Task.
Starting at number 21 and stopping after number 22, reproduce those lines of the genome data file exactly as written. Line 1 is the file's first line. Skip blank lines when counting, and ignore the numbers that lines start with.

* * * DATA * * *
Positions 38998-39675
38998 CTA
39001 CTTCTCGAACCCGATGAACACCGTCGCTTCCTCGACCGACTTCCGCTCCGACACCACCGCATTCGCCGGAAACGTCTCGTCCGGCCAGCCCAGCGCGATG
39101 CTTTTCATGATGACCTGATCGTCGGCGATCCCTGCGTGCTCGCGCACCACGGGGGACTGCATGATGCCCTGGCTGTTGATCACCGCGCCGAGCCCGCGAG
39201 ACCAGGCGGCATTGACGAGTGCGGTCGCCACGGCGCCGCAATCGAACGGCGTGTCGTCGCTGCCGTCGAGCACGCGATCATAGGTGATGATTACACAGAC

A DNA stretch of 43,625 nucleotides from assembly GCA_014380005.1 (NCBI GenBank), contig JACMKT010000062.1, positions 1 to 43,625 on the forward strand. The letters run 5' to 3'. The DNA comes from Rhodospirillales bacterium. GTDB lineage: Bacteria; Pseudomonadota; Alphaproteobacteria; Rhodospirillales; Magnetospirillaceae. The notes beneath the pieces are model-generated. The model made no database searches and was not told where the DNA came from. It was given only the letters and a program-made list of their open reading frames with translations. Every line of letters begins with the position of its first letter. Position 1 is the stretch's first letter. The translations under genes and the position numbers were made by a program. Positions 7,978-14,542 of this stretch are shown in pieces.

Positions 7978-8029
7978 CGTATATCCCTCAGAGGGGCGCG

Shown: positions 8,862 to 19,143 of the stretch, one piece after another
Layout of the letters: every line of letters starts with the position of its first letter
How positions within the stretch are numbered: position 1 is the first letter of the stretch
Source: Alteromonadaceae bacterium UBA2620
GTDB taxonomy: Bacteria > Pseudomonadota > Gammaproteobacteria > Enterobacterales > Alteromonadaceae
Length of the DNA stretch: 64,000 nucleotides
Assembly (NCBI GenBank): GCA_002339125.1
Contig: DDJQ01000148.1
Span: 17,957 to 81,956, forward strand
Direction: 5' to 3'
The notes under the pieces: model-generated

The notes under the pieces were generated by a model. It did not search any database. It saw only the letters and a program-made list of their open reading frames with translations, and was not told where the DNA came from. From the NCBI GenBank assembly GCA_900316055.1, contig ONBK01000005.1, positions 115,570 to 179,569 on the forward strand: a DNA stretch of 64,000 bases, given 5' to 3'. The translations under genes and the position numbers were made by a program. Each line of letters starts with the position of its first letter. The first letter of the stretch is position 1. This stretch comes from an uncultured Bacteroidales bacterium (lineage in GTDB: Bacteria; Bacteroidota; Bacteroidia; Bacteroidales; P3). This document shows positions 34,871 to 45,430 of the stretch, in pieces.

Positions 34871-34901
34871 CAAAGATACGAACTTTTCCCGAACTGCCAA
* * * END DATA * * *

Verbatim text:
Positions 34871-34901
34871 CAAAGATACGAACTTTTCCCGAACTGCCAA